You wrote> "a smooth drive out of the city, past rows of shanty towns - truly nothing more than boxes and shacks where many of the blacks live. Apparently the government brought in thousands of impoverished blacks from neighboring countries in decades past to boost the population for a favorable vote (politics) - and now these people are still poor and disenfranchised and are voting against the government. (politics)."

      In 1995, prior to the 1st ever free election in So Africa-there were hundreds of thousands of black people living in townships and shanty towns. The largest shanty towns were just out side of Cape Town and Johannesburg. Those blacks who inhabited these slums were displaced, native South African's, who had been relegated to "townships" by the British and the Dutch "settler's (invaders?) a concept similar to the reservations that the predominately white European descent settlers in the U.S. relegated the subjugated native American population. After Apartheid officially ended, the blacks from impoverished townships migrated to the cities in hopes of jobs, that weren't a reality. Then they stayed in the shanty towns without means to return to their townships-where there was nothing anyway. These slums outside the cities could be compared to the "Hoovervilles" of the 1930's Dust Bowl days in the U.S. (remember "Grapes of Wrath") except on a much larger scale, with lines drawn racially. These people were definitely NOT "brought in" by the white government who were in power before 1995 and that had ruled So Africa for hundreds of years prior to Mandela's election in the country's 1st ever free election, where the blacks were finally allowed to vote. That explanation of the shanty towns simply defies logic.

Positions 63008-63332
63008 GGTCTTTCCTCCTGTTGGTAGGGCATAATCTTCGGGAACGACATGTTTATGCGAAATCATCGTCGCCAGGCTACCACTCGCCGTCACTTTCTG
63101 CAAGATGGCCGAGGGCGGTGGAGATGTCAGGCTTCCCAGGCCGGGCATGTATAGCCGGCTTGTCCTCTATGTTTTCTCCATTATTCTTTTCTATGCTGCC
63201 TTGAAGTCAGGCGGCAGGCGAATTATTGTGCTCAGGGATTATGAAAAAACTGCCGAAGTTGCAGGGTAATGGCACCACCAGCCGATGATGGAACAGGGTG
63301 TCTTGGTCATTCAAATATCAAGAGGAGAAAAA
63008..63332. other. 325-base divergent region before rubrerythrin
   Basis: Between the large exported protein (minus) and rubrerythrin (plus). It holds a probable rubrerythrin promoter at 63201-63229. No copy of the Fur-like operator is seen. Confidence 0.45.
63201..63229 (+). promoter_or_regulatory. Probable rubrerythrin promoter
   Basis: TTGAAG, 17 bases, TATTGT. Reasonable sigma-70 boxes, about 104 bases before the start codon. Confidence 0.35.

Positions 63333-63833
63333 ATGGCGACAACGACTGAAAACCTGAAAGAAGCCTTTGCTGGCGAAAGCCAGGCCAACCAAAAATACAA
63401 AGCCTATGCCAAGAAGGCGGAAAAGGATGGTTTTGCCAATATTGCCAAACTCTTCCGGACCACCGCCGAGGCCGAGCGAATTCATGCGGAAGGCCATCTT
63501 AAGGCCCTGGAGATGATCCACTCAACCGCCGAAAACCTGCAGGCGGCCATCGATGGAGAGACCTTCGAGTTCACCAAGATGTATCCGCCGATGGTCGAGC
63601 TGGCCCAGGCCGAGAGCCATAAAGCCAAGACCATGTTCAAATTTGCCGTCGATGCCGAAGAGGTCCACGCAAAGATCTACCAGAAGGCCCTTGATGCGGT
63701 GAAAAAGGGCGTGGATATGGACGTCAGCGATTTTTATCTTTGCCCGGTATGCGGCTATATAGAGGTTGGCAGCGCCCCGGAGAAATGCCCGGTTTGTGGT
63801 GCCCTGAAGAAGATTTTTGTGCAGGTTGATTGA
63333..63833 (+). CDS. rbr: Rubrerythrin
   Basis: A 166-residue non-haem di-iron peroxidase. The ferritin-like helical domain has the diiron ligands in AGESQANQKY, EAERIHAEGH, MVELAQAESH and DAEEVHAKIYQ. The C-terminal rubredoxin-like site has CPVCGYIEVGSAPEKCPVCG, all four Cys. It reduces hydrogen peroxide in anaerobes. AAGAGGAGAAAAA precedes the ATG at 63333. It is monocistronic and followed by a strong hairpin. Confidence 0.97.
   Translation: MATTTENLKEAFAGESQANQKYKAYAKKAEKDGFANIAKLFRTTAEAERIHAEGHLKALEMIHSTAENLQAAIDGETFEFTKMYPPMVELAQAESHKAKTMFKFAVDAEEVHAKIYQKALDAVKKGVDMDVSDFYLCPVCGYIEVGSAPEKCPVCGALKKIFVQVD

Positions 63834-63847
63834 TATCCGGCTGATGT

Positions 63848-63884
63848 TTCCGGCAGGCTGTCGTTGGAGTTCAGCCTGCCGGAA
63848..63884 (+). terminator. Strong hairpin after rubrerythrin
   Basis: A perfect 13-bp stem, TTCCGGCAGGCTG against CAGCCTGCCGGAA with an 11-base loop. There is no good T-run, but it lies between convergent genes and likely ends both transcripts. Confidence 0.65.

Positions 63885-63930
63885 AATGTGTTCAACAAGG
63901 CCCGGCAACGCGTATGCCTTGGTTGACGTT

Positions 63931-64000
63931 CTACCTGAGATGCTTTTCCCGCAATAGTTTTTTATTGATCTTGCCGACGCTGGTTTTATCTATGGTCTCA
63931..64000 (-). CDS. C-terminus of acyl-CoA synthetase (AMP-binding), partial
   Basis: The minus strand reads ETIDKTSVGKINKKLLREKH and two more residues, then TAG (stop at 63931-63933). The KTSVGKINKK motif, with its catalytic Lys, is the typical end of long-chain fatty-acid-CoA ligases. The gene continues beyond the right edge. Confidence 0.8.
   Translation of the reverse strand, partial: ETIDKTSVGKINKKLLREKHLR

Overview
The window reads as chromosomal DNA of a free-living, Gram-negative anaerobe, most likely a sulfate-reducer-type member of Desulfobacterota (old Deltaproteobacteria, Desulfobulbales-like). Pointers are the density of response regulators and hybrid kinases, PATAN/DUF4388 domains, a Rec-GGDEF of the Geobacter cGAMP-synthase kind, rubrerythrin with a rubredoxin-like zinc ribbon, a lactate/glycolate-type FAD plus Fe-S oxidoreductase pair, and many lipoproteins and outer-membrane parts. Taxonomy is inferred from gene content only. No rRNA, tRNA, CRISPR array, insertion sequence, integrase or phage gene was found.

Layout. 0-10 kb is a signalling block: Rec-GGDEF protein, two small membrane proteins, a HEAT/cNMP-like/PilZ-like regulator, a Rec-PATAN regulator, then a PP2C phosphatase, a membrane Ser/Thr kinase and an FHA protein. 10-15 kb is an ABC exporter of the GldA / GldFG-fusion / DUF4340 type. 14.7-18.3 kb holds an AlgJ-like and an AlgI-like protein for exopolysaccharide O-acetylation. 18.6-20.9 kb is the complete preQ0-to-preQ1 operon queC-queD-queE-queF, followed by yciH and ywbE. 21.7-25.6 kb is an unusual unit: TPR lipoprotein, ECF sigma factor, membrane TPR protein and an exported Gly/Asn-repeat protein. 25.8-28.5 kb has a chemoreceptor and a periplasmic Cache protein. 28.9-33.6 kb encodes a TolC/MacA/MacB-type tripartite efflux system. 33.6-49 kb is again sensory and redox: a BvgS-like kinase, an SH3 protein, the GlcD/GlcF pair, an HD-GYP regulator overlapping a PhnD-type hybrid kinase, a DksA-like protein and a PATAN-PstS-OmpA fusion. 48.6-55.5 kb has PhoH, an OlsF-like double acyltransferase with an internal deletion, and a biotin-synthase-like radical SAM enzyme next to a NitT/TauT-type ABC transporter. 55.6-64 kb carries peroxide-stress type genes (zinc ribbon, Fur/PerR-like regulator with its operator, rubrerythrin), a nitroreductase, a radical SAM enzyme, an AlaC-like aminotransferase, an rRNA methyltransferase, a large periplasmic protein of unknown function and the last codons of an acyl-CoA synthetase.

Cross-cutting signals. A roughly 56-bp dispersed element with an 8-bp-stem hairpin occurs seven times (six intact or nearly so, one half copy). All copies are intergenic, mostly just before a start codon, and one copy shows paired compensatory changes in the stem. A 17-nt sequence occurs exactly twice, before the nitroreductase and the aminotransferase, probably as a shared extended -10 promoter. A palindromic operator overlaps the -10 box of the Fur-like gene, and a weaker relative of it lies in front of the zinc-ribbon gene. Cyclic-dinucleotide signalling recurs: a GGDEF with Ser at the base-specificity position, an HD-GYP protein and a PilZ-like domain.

Remember the U.S. put considerable economic pressure on So. Africa to end Apartheid by refusing to trade with them until it ended. When I was there, trade was only barely beginning to open up, even the very wealthy whites didn't have modern appliances, as the Western world was not trading with them. But who needs an electric washing machine, when you have a black or 'colored' maid who will do your wash for pennies? Eventually though the technology of the modern world, who was turning a blind eye to So. Africa, was tantalizing to enough people to want change.

      You wrote: "the ANC- that wants control and racial dominance, but doesn't quite grasp the need for economic stability and productivity that was the white - Afrikaans legacy."

      The Afrikaans legacy of economic stability and productivity was for the whites only, built on the backs of the native people. If your perspective of economic stability is for the whites, less than 10% of the So African population, then there was plenty.

      I have a box of slides and journal entries to remember what So Africa was like prior to the ANC. I would be happy to share them with you someday, if you are interested. I do know So Africa is one of the most beautiful countries in the world. It's a place I would love to return to one day. I wish I had more expertise to offer you in the history and politics of this amazing place. I have only a bit of information and my experience. ~Michele

      Michele Unsworth
      Licensed Clinical Professional Counselor

Contact steph@endurance.net to publish Saldanha photos, updates on this website!